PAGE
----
The Texas Heart Institute, founded by world-renowned cardiovascular surgeon Dr. Denton A. Cooley in 1962, is a nonprofit organization dedicated to reducing the devastating toll of cardiovascular disease through innovative and progressive programs in research, education and improved patient care. Together with its clinical partner, St. Luke’s Episcopal Hospital, it has been ranked among the top ten cardiovascular centers in the United States by U.S. News & World Report’s annual guide to “America’s Best Hospitals” for the past 17 years. The Texas Heart Institute is also affiliated with the University of Texas (UT) System, which promotes collaboration in cardiovascular research and education among UT and THI faculty at the Texas Heart Institute and other UT components. For more information about the Institute, please visit www.texasheart.org.

St. Luke’s Episcopal Health System comprises the flagship St. Luke’s Episcopal Hospital in the Texas Medical Center, founded in 1954 by the Episcopal Diocese of Texas; St. Luke’s Community Medical Center–The Woodlands, opened in 2003; St. Luke’s Episcopal Health Charities, a charity devoted to assessing and enhancing community health, especially among the underserved; and Kelsey-Seybold Management, LLP, overseeing 21 area clinic locations. St. Luke’s Episcopal Hospital is home to the Texas Heart® Institute, founded in 1962 by Denton A. Cooley, MD, and is consistently ranked among the top 10 cardiology and heart surgery centers in the nation by U.S. News & World Report. Affiliated with several nursing schools and two medical schools, St. Luke’s serves as the primary adult teaching hospital for Baylor College of Medicine. St. Luke’s was the first hospital in Texas named a Magnet hospital for nursing excellence, and the Health System has been recognized by FORTUNE as among“100 Best Companies to Work For” and by Houston Business Journal as a top employer in Houston. For more information about St. Luke’s, please visit www.stlukestexas.com.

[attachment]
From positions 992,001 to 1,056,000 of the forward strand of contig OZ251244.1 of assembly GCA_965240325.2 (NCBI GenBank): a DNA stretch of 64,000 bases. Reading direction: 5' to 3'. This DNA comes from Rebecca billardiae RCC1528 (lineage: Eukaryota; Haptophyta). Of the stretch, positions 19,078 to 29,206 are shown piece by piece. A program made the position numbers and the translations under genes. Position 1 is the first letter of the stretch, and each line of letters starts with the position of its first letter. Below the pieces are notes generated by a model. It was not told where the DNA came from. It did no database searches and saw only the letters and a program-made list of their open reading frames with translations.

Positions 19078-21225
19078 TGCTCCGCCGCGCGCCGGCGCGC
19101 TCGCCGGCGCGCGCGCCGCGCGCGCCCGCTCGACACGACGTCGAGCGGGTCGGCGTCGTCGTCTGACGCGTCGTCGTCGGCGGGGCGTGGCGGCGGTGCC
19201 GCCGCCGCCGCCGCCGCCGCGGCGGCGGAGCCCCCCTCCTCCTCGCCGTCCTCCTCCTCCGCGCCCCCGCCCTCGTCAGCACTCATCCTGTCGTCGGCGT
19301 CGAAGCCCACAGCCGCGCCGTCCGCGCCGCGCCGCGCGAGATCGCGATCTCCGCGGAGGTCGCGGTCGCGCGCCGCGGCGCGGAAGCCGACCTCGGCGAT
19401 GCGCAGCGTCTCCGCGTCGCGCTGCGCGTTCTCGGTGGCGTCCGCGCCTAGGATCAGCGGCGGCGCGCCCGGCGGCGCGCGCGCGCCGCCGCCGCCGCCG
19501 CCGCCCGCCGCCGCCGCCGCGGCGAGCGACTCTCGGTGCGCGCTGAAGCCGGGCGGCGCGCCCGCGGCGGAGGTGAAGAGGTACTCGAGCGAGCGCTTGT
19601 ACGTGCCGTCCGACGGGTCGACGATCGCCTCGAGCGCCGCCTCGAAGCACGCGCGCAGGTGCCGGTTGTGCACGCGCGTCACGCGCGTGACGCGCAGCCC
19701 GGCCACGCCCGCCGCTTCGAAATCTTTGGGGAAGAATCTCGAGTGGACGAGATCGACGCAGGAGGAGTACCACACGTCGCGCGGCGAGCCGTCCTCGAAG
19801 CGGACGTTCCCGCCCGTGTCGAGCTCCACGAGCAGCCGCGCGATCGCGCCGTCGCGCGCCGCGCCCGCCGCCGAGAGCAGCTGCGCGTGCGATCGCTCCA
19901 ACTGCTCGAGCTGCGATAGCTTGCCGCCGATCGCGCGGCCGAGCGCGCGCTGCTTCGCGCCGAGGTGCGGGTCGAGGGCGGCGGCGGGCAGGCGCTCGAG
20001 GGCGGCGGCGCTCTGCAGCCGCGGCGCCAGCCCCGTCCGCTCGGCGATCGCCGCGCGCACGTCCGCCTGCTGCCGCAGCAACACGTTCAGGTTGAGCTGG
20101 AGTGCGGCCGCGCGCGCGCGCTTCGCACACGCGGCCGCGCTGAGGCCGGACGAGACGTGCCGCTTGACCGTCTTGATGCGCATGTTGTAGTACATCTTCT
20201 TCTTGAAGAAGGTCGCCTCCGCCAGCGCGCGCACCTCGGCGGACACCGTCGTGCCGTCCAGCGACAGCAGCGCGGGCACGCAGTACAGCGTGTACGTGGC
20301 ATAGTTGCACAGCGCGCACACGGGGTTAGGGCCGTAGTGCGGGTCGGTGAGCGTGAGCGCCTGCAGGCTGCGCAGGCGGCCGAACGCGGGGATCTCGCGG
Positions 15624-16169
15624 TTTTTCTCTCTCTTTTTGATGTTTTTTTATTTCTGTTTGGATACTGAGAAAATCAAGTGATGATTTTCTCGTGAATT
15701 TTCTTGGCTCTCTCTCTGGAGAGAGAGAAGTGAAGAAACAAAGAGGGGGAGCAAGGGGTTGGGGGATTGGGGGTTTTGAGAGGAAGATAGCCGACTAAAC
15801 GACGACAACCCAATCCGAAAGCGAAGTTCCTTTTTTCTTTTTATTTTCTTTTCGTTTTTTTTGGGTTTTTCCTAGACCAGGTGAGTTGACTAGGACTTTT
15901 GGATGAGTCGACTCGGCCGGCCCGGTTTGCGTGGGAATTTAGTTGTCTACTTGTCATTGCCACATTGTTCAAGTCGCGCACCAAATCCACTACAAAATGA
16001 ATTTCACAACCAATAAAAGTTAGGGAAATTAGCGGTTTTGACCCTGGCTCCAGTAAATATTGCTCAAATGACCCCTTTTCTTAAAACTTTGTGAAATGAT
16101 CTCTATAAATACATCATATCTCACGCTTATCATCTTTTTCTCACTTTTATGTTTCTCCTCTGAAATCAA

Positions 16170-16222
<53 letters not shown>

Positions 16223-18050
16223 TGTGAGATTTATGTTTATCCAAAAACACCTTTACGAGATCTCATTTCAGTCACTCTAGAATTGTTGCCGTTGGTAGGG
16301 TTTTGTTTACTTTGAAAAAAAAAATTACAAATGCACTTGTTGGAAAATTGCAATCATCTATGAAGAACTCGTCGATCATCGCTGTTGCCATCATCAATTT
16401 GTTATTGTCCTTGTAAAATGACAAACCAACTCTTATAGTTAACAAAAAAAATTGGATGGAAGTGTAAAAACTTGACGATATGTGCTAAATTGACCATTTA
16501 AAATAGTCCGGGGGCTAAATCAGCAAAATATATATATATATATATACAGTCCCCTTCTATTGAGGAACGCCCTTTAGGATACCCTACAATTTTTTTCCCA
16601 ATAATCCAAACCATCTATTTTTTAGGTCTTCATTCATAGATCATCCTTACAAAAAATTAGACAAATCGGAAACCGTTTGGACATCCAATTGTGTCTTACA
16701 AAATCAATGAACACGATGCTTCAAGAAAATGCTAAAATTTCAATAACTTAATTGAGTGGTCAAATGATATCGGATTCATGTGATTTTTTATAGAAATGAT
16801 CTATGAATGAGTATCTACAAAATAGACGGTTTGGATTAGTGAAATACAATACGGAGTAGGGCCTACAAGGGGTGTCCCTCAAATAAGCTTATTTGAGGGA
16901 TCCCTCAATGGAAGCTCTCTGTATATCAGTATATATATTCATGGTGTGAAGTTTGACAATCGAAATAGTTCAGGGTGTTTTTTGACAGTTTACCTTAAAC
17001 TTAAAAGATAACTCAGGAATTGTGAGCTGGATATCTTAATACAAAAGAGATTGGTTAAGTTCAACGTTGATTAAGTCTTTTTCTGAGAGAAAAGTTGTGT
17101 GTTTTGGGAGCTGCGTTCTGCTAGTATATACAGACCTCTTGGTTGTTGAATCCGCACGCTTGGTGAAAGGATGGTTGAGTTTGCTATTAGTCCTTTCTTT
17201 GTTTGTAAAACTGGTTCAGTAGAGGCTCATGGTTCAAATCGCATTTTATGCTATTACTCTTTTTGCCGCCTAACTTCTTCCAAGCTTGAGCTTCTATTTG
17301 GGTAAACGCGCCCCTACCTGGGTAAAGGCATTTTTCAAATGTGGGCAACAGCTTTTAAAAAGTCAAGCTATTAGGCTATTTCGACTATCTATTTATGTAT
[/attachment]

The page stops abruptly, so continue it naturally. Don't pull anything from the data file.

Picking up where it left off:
Based in Danvers, Massachusetts, Abiomed, Inc., is a leading provider of medical devices that provide circulatory support to acute heart failure patients across the continuum of care in heart recovery. Our products are designed to enable the heart to rest, heal and recover by improving blood flow and/or performing the pumping of the heart. For additional information please visit: www.abiomed.com.


Source: Abiomed